Gallery exhibit chronicles Nelson’s cannabis history

The Grow Show opened at Touchstones on Nov. 26. Photo: Bill Metcalfe

Nelson’s Touchstones Museum has mounted a new exhibit, The Grow Show, rich in dramatic stories about the region’s cannabis history.

Written and spoken words of growers, activists, artists, politicians, cannabis workers, retired police officers, lawyers and business people are displayed in text panels throughout the gallery, offering a deep historical dive into an often misunderstood part of Nelson’s economy and history.

On exhibit through Feb. 27, the stories are interspersed with photos, paintings, video and news clippings, exploring cannabis culture in the West Kootenay through many different lenses, including agriculture, economy, culture, politics and community perspectives.

An artistic rendering by Aimee Philibert of (L-R) Alan Middlemiss, Paul DeFelice and Dustin Cantwell at The Grow Show, with a photo of the same three men in the early days of Holy Smoke. Photo: Bill Metcalfe

Curator Arin Fay says she “tried to avoid blanket statements and black-and-white thinking” by interviewing dozens of people from different parts of the community to get a complete picture.

“There is both enthusiasm and reticence to talk about cannabis culture in the Kootenays,” Fay says. “There was a mixed bag of responses: nostalgia, bitterness, cautionary tales, collateral damage, gold-rush-fever and rose-coloured reminiscence, to name a few.”

Many of the statements on the gallery wall are anonymous, reflecting this deep community-wide ambivalence.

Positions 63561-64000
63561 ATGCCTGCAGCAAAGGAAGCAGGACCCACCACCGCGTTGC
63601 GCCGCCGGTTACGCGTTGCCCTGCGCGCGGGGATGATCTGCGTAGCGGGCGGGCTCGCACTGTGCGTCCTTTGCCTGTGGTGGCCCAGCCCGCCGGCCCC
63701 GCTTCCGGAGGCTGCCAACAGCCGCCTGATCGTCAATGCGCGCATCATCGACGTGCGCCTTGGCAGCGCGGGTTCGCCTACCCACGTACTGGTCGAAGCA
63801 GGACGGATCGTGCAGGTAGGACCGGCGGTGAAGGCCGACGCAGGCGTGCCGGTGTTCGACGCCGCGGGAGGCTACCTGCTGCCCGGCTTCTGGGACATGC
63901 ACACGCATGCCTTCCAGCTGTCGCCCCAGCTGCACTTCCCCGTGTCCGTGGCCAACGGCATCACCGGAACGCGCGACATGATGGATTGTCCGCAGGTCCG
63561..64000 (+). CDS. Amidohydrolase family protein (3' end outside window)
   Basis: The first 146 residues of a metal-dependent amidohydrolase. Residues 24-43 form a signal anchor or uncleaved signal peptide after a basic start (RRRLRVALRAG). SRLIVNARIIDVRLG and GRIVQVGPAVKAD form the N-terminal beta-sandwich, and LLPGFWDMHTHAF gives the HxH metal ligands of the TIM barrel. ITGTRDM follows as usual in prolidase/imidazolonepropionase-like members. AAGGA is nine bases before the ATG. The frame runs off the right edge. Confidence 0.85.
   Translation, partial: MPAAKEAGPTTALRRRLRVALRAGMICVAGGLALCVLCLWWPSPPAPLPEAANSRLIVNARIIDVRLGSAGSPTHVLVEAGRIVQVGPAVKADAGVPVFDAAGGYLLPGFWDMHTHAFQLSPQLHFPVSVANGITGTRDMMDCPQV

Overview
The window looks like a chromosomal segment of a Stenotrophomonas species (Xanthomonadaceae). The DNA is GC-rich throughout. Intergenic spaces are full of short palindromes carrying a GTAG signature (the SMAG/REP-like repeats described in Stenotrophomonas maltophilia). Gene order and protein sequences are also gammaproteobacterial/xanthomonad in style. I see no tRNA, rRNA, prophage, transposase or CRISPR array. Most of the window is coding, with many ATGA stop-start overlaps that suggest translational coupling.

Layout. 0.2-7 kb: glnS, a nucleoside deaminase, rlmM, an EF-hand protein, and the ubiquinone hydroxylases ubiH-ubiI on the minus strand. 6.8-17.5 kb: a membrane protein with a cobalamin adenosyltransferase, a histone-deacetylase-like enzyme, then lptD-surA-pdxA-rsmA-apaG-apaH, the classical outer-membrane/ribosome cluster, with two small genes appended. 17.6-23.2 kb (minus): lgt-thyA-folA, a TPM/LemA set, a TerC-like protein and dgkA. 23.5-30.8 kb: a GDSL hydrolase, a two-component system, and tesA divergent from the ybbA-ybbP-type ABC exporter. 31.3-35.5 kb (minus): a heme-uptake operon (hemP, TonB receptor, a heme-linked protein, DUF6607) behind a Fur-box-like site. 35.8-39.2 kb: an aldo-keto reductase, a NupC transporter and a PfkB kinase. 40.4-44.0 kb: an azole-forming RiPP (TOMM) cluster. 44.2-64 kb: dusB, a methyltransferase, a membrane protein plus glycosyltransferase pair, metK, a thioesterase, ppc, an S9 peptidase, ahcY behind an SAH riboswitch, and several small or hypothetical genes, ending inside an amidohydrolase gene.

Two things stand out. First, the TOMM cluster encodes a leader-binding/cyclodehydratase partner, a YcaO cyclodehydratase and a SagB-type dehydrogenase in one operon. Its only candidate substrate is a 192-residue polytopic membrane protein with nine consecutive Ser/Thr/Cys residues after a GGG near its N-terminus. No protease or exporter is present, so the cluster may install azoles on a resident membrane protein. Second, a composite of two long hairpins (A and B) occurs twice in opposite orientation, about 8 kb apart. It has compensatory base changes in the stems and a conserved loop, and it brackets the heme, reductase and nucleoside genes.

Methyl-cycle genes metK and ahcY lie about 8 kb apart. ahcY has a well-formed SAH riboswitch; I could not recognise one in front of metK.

Slocan Valley resident Tom Wayman is quoted on the gallery wall: “Everyone has a secret. But around here we all have the same secret.”

Fay said the reminiscences in the exhibit depict “a lot of joy and pain and hard work.”

The written testimonies describe hiding from helicopters, growing up as the children of growers, and the role of secret work in the cannabis industry as a source of income and child care for countless single mothers in the days before legalization.

Dire warnings produced in the 1950s and 1960s can be seen on the walls of the Touchstones gallery at The Grow Show. Photo: Bill Metcalfe

Many underestimate the role of cannabis in the culture and economy of the West Kootenay over the last 60 years, Fay says.

Everyone in the West Kootenay is connected to the cannabis economy, “whether happily or not, or whether they profit or not. We have been this enclave for so long, and have really been supported by this industry.”

Or, as commentator Clayton McCann put it in a statement on the gallery wall, “Communities had a vested interest in producing it. Once it became profitable, the cash economy meant properties could be purchased, restaurants could be opened – how many small towns like Nelson do you know of that have more than 30 restaurants? – arts could be funded, festivals launched, ski hills supported.”

Photo: Bill Metcalfe

A centrepiece of the exhibit is the story of Nelson’s Holy Smoke Culture Shop, started 25 years ago as a focus of activism that stood at the forefront of legalization efforts.

The exhibit chronicles the owners’ time spent in custody, in court, and with their like-minded community, including a reminiscence from the lawyer who represented them.

To learn more about the The Grow Show exhibition at Nelson’s Touchstones Museum, visit

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